Bill Clinton, in what appears to be an attempt to succeed where the IEA failed so miserably to score some brownie points for the president, told Bloomberg's Al Hunt during an interview, that Bank of America Corp.’s accord with mortgage-bond investors may give more “underwater” homeowners a chance to cut the principal on their home loans. "You’d relieve the anxiety of countless Americans who would know they could hold onto their homes." That you would also bring moral hazard to the masses and demonstrate to the public that the alternative of prudent monetary management is not insolvency, but yet more bailouts, apparently was lost on the slick one. And confirming that he still has no clue how anything in the ponzi system works, he added: "You lift not only an economic, but a psychological burden off of the homeowners and the banks,” he said. “And we’re free to start lending again, we’re free to engage in normal economic activity." Apparently marking down one's assets, which would in turn lead to massive Tier 1 capital (as artificial as it may be) erosion, and a need to funnel hundreds of billions of new cash in on the balance sheet, while at the same time setting off a chain reaction whereby everyone else is forced to remark their assets (all currently at par thanks to FASB encouraged Mark to Unicorn), an act which QE 1, Lite and 2 have been doing all they can to avert, is stimulative to "lending". And this is the thought process of the person credit with generating the last American budget surplus...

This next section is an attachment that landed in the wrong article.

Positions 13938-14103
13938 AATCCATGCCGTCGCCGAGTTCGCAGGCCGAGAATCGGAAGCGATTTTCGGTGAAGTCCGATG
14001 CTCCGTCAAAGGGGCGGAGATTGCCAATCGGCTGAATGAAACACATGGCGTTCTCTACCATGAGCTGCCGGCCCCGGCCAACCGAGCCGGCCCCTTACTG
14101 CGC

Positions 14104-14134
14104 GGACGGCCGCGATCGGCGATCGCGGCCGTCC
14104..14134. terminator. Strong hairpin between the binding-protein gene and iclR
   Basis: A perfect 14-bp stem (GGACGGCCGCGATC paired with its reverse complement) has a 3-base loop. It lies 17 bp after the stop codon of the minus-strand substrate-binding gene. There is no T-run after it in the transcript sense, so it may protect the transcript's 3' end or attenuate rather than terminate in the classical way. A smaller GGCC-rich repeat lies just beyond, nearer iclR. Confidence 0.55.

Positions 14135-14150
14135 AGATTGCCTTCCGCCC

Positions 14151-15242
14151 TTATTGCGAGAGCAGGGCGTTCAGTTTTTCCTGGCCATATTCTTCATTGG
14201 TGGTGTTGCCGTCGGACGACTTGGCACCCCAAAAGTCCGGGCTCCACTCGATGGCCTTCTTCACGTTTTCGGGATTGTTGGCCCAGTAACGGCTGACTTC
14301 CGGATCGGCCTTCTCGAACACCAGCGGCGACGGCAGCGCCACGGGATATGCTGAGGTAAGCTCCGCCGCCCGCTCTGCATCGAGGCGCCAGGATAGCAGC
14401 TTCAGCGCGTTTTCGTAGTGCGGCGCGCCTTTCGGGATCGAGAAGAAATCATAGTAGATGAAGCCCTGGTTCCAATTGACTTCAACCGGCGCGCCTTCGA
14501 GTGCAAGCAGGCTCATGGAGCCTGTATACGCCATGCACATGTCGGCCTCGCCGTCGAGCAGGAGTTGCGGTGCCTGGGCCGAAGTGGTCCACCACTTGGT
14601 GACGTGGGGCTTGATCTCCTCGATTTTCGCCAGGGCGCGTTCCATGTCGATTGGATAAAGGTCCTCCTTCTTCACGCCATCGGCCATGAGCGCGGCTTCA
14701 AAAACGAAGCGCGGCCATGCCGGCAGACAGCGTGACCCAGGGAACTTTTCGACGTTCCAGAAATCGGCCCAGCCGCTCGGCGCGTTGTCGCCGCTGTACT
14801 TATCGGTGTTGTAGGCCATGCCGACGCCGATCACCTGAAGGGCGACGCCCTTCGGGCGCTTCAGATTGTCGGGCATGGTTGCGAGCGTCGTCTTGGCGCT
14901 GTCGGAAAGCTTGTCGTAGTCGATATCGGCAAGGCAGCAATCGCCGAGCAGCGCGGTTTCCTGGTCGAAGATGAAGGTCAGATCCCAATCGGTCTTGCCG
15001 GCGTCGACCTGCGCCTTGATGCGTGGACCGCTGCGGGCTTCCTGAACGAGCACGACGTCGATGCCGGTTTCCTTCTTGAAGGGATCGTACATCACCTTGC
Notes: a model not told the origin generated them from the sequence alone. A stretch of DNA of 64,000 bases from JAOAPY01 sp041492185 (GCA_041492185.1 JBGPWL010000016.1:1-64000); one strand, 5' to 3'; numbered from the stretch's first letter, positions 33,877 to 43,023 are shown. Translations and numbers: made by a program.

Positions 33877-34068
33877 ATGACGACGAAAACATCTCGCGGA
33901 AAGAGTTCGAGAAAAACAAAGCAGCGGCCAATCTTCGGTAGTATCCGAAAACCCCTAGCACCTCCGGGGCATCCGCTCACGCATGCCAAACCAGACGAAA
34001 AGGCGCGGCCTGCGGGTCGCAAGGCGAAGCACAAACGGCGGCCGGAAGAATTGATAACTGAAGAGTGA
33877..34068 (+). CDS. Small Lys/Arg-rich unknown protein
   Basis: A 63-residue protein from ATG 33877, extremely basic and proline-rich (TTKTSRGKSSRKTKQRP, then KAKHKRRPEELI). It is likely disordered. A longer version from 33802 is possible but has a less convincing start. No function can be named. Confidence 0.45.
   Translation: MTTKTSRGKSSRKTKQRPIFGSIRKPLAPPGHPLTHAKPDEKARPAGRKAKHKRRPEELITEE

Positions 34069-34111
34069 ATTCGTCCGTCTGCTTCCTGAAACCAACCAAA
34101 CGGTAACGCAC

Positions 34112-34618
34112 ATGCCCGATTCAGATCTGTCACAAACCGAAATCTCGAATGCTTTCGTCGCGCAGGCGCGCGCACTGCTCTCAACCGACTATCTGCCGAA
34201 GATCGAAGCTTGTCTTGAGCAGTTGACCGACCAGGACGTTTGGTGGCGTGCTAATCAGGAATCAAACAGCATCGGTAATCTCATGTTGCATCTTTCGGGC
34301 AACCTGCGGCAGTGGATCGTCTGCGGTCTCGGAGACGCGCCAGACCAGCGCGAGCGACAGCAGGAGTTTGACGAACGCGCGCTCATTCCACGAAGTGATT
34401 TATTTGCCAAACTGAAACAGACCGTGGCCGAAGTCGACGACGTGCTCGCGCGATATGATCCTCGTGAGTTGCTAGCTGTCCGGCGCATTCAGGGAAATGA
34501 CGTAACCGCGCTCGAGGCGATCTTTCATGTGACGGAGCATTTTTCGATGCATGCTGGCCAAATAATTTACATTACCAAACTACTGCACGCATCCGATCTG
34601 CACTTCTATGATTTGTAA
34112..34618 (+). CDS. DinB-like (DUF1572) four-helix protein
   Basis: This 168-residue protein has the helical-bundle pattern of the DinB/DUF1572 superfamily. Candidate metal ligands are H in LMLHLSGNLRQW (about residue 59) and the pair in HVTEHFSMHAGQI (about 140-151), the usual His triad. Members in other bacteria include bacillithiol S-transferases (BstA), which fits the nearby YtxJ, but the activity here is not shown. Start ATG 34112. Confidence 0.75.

This is one of those rare occasions when one must commiserate with Brian Moynahan:
Brian T. Moynihan, 51, the chief executive officer of Charlotte, North Carolina-based Bank of America, said in April that “we do not see broad-based principal reduction as a sound policy decision” for the country.
“It’s hard to see how we could justify reducing principal for many delinquent customers who represent a small portion of borrowers, but not for the vast majority of our customers who have stayed current on their loans,” he said in the prepared text of a speech.
There really is nothing more to say on this one. Which means that Clinton's "modest proposal" will likely be enacted very shortly.